His Remarks About Gays Made in the US Censored in Iran
During a controversial talk at Columbia University‚Äôs World Leaders Forum on Sept. 24, Iranian President Dr. Mahmood Ahmadinejad categorically denied the existence of homosexuality in Iran, stating, ‚ÄúIn Iran, we don‚Äôt have homosexuals like in your country.‚ÄĚ In response to a question about the rights of homosexuals, he said, ‚ÄúWe don‚Äôt have that in our country.‚ÄĚ His comments were greeted by derisive laughter from the audience.
Paula Ettelbrick, executive director at the International Gay and Lesbian Human Rights Commission (IGLHRC) expressed dismay at this response. ‚ÄúIt is extremely unfortunate that the President of Iran, who used a prestigious academic forum to speak the ‚Äėtruth‚Äô about his country, nevertheless spoke so disingenuously about the human rights situation in Iran,‚ÄĚ said Ettelbrick. ‚ÄúThe Iranian President‚Äôs stark denial of our reality reflects his government‚Äôs ongoing refusal to recognize the basic human rights of LGBT people.‚ÄĚ She said IGLHRC and other human rights organizations have documented widespread and systematic violations of the rights of members of the lesbian, gay, bisexual, and transgender community in Iran. ¬†
In preparation for the forum, IGLHRC had sent questions to the moderator, hoping that he would raise the issue of LGBT rights in Iran. IGLHRC expressed its gratitude to Columbia University President Lee Bollinger and to the moderator, Professor Coatsworth, for addressing these issues. This was the first time that a sitting Iranian president had been confronted with a question about the mistreatment of the LGBT community in a public forum.
Ettelbrick further stated, ‚ÄúWhile some of our closest allies have protested Columbia‚Äôs decision to provide President Ahmadinejad with a public forum, it was precisely because such a forum was created that he was challenged and held accountable for his policies.‚ÄĚ Despite Ahmadinejad‚Äôs denial of the existence of sexual minorities, IGLHRC recognized that it was very important to challenge him on this issue. The skeptical laughter that Ahmadinejad‚Äôs response provoked from the audience suggested that it was far from convincing. IGLHRC said this underscores the value of freedom of speech - the basis of all other human rights - for holding governments accountable for their actions.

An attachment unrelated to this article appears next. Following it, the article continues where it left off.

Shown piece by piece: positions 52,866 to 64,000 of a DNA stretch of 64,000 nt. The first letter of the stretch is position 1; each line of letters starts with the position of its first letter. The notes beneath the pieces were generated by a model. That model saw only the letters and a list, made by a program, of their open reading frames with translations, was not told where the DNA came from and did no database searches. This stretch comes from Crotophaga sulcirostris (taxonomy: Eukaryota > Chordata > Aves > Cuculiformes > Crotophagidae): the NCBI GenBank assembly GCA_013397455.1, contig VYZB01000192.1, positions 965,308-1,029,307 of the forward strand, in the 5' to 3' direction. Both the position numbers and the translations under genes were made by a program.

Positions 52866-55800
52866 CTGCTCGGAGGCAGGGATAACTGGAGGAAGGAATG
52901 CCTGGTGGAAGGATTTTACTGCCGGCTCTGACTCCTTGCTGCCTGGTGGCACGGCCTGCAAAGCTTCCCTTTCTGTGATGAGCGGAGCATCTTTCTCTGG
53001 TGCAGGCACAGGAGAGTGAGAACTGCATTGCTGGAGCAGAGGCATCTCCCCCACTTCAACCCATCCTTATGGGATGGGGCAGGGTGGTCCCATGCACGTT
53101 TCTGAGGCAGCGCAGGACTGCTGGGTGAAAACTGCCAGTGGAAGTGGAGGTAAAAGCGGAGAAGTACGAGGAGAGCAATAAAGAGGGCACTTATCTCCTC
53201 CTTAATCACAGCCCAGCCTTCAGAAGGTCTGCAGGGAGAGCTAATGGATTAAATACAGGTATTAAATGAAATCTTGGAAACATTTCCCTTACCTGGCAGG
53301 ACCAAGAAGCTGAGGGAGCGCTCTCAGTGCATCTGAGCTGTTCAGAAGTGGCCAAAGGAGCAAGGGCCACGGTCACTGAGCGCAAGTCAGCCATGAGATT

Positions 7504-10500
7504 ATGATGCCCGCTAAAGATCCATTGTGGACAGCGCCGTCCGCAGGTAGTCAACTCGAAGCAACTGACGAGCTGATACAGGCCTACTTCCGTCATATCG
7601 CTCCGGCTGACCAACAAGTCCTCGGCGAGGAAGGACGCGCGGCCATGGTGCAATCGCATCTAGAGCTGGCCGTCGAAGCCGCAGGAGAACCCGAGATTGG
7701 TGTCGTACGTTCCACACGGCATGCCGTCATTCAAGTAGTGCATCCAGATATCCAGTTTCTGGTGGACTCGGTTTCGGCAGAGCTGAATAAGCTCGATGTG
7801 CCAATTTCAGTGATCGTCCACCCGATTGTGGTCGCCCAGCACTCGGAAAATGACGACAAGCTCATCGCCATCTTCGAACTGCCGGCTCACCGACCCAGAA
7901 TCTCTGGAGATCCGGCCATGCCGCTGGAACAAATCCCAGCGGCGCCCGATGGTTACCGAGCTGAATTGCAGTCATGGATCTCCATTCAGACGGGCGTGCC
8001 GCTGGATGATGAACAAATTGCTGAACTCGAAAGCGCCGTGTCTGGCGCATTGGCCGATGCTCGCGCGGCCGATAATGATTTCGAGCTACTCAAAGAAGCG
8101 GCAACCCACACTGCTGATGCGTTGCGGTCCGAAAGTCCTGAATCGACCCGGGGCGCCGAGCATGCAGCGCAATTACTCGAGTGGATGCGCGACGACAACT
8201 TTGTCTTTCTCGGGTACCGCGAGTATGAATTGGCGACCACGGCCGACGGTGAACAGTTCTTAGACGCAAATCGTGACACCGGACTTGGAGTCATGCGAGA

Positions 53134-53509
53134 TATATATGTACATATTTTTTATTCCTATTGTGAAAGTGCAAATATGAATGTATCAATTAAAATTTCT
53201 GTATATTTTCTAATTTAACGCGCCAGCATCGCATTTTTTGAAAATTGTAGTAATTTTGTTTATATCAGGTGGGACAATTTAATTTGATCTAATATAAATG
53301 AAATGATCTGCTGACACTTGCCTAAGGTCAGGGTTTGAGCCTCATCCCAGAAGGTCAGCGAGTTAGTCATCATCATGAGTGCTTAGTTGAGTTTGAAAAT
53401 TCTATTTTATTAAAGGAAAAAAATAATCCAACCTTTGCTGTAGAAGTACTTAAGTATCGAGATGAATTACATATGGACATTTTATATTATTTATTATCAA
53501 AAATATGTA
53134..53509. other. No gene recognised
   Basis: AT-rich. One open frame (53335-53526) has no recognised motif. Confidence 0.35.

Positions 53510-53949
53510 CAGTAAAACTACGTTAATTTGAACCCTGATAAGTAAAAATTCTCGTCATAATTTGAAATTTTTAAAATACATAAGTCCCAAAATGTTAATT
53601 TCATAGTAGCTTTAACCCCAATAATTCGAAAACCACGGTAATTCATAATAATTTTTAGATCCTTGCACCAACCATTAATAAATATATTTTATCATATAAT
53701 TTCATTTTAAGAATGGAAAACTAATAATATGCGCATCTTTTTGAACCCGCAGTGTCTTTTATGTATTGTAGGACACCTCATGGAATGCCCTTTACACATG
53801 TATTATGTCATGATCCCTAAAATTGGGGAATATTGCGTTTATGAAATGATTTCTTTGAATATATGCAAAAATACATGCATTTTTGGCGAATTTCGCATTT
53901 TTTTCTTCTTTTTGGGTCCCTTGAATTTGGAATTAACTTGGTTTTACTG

The question raised by the moderator emphasized that the international community recognizes the plight of thousands of Iranian gay and lesbians, who are either forced into exile or face daily harassment through state-sanctioned discrimination because of their sexual identity. IGLHRC asked Ahmadinejad to defend the rights of all Iran‚Äôs citizens, regardless of their ethnicity, political opinion, religion, sexual orientation, or gender identity. IGLHRC said it had hoped the Iranian President would use this opportunity to reflect upon the legitimate concerns of the international community about his government‚Äôs domestic and international policies.
On Sept. 24, Joe Solmonese, president of the Human Rights Campaign, one of the nation‚Äôs largest gay civil rights organizations, issued a statement on Ahmadinejad. He pointed out when Ahmadinejad was confronted with Amnesty International figures suggesting that Iran had executed 200 people this year, including people labeled as homosexuals, Ahmadinejad said, ‚ÄúDon‚Äôt you have capital punishment in the United States? You do too. In Iran there is capital punishment.‚ÄĚ